Antarctica Day 21 – Approaching the Beagle Channel

During the night it had rained but still the sea was relatively calm – we awoke to blue skies as well. First thing in the morning I finished helping with the virus situation by giving them instructions they’d need to follow as an Administrator in order to stop the virus spreading.

I then had a brief period of time to pack my suitcase before there was a documentary titled “Antarctica: Of Ice and Men” which was just a recording of a BBC programme. It covered a lot of what had been spoken about already from the earliest human history of the continent up to the first tourists setting foot there.

There was then a brief talk about what other expeditions the company caters for, such as trips to the Arctic. It was quite a short talk and was followed by decks being called one by one to return Wellington boots.

By the time lunch was served we could see the first signs of land – Cape Horn and the other islands off the tip of Tierra del Fuego. It meant it was likely that by the evening meal we’d be approaching the Beagle Channel for our approach to Ushuaia. After lunch each group had to settle their bills to save time the next day. I think around this time we must have slowed down as we didn’t seem to be getting any closer. I had heard rumours that as we were 12 hours early we wouldn’t be allowed to enter the channel until later.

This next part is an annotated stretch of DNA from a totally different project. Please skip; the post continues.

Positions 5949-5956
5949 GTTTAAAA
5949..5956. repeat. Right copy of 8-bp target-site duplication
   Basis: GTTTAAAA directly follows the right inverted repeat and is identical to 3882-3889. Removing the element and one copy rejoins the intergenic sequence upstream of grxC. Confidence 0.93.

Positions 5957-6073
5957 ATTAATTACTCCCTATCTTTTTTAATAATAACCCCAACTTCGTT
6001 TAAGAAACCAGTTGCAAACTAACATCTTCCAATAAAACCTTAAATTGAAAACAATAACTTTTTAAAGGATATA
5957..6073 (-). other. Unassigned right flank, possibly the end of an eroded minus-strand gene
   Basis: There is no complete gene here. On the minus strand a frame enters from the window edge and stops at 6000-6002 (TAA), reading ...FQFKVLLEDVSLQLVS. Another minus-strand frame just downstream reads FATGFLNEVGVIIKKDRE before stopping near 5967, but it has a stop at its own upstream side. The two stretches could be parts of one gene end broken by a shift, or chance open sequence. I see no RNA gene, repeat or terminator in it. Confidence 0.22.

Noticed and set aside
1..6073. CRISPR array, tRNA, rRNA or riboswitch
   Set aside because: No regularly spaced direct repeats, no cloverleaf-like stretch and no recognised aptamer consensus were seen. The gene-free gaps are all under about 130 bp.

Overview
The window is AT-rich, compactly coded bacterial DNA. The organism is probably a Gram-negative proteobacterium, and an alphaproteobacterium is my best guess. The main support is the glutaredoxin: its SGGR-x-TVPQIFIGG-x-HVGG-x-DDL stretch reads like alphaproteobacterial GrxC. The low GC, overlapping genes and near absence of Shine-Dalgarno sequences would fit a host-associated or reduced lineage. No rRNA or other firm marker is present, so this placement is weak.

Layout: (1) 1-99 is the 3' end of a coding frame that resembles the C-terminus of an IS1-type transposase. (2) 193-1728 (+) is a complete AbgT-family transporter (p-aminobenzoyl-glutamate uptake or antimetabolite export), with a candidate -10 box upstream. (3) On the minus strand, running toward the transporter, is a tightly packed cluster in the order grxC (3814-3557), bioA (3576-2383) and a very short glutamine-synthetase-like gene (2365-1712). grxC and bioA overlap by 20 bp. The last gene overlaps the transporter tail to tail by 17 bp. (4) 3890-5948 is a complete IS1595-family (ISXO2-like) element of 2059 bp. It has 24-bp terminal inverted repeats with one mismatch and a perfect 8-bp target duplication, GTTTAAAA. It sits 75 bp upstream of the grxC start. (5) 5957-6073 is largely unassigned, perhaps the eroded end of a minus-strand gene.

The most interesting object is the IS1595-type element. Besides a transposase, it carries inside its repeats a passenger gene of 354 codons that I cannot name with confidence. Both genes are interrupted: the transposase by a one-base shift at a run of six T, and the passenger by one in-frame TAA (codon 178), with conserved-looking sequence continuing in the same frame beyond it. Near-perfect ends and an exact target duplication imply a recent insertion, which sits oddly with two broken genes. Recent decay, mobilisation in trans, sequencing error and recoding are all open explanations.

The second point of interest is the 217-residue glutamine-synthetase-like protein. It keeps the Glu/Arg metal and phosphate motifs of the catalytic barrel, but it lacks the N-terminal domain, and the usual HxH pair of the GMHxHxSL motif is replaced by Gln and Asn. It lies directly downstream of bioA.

A little later there was a planned slideshow of passengers photos – this however was shorter than they anticipated as the virus limited peoples ability to add more pictures to it. To remedy this they used some of the crews photos and shown a time lapse video from one of the passengers. I didn’t like to say anything but I thought the time lapse video was quite poor – the slideshow was excellent though and brought back memories of the previous couple of weeks.

This was followed by a celebration for our last day onboard the Plancius – a cocktail was handed out to everyone and the Captain said farewell. The expedition team also gathered for one last time to say goodbye. There was then a bit of time for people to mingle before heading down for the last dinner – an Argentinian sirloin steak. At the end of the dinner the hotel staff for the boat were introduced one by one, and said farewell to us.

As the day came to an end we were stationary in the Beagle Channel waiting for the pilot to take us the rest of the way in the morning.


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